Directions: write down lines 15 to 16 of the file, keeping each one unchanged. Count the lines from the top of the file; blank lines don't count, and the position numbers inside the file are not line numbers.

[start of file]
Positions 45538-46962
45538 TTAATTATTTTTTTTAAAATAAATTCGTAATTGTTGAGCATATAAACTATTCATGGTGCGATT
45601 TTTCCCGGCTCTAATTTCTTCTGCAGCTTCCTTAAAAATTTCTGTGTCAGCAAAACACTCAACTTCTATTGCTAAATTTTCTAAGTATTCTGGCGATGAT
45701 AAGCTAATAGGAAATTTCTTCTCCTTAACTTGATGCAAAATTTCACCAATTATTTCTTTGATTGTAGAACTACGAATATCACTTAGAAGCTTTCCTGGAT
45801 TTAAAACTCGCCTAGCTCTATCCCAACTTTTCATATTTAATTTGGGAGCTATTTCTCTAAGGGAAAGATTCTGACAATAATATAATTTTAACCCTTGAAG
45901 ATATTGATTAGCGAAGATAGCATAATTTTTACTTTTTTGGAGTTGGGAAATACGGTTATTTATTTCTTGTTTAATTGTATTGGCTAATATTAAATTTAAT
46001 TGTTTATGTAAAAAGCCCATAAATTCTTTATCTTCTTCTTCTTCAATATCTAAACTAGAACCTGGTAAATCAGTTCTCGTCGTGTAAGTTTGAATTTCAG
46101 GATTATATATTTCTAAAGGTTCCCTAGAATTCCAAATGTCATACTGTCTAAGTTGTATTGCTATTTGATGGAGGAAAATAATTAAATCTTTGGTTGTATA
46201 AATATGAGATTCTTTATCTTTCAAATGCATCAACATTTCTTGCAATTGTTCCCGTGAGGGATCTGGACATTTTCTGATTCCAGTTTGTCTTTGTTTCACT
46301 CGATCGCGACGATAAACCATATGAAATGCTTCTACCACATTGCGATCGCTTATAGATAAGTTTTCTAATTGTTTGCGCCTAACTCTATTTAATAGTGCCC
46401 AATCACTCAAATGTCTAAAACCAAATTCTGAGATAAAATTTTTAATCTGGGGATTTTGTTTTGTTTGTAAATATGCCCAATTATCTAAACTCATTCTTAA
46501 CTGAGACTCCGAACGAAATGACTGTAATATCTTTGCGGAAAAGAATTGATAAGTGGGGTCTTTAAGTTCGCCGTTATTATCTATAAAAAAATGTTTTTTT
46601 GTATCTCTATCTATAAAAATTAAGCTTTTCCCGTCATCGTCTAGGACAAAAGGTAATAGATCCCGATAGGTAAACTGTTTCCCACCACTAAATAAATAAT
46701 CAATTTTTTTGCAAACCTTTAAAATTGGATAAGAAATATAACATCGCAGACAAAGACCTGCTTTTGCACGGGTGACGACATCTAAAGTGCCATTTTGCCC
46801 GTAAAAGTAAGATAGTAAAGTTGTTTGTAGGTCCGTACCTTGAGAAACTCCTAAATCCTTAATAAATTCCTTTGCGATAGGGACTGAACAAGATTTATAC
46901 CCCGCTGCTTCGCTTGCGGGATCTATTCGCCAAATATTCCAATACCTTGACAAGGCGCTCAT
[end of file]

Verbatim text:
46801 GTAAAAGTAAGATAGTAAAGTTGTTTGTAGGTCCGTACCTTGAGAAACTCCTAAATCCTTAATAAATTCCTTTGCGATAGGGACTGAACAAGATTTATAC
46901 CCCGCTGCTTCGCTTGCGGGATCTATTCGCCAAATATTCCAATACCTTGACAAGGCGCTCAT